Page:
UK marketing budgets flatlined in the second quarter, as growing uncertainty reversed a surprise ad spend boost at the start of the year.
Figures released by the Institute of Practitioners in Advertising (IPA) revealed marketing budget growth stalled in the three months to the end of June, with businesses adopting a more cautious approach to advertising.
The disappointing findings reverse a robust performance in the first quarter, when a net balance of 8.7 per cent of marketers reported an increased budget.
Firms blamed the stagnation on growing economic uncertainty and ongoing ambiguity over Brexit, worsened by a change of political leadership in the UK.
Marketers said these factors created hesitancy among clients, while uncertainty has also prompted fears of a decline in consumer confidence.
Internet advertising remained the most robust medium for marketers, with a net balance of 11.5 per cent of companies reporting an increased budget in this area.
Main media advertising budgets were also given a boost in the second quarter, as some business turned to big-ticket marketing campaigns to build brand recognition.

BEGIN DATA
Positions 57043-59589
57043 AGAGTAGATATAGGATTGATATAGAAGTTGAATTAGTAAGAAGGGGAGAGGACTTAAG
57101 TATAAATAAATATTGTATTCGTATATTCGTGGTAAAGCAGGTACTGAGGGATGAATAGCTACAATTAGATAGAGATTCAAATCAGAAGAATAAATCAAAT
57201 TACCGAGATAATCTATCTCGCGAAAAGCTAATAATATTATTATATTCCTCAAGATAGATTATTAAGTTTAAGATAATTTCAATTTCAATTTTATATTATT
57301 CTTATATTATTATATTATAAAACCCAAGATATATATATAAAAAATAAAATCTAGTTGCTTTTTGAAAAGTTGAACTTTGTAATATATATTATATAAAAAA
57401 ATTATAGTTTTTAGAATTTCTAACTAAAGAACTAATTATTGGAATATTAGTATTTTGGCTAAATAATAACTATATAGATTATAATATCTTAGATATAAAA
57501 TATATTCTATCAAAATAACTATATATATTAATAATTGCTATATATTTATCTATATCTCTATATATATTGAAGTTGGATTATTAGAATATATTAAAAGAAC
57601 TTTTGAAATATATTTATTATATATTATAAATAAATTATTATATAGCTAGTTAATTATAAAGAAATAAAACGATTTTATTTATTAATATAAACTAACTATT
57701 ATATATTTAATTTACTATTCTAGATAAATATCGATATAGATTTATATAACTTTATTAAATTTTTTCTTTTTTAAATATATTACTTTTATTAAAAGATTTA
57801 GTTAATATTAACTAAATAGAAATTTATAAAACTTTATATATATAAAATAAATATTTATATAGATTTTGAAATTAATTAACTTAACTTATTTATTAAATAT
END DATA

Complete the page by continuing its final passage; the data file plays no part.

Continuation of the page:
But these gains were offset by further declines in budgets for market research, PR, sales promotion and direct marketing, which posted its worst performance in more than 10 years.
“Between Boris, Jeremy and Brexit, coupled with a dip in consumer confidence, it is perhaps no wonder that this quarter’s report shows zero growth to overall UK marketing budgets,” said IPA director general Paul Bainsfair.
“It is reassuring to see, however, that some companies are revising up their investment in main media advertising; this is where they will build the longer term growth of their brands, which is crucial to weathering these tougher times.”
The report also revealed a negative attitude towards financial prospects in the second quarter, with 34 per cent of marketing executives offering a pessimistic view of finances in their industry.
Marketers were also negative towards the financial prospects of their own companies, reporting the highest degree of pessimism since the fourth quarter 2011.
The IPA said it remains cautious about ad spend forecasts for the full-year, with budgets expected to tick up only a marginal 1.1 per cent.
However, the industry body said it expects more positive growth from 2020 onwards, as businesses take a more proactive approach to marketing once uncertainty clears.
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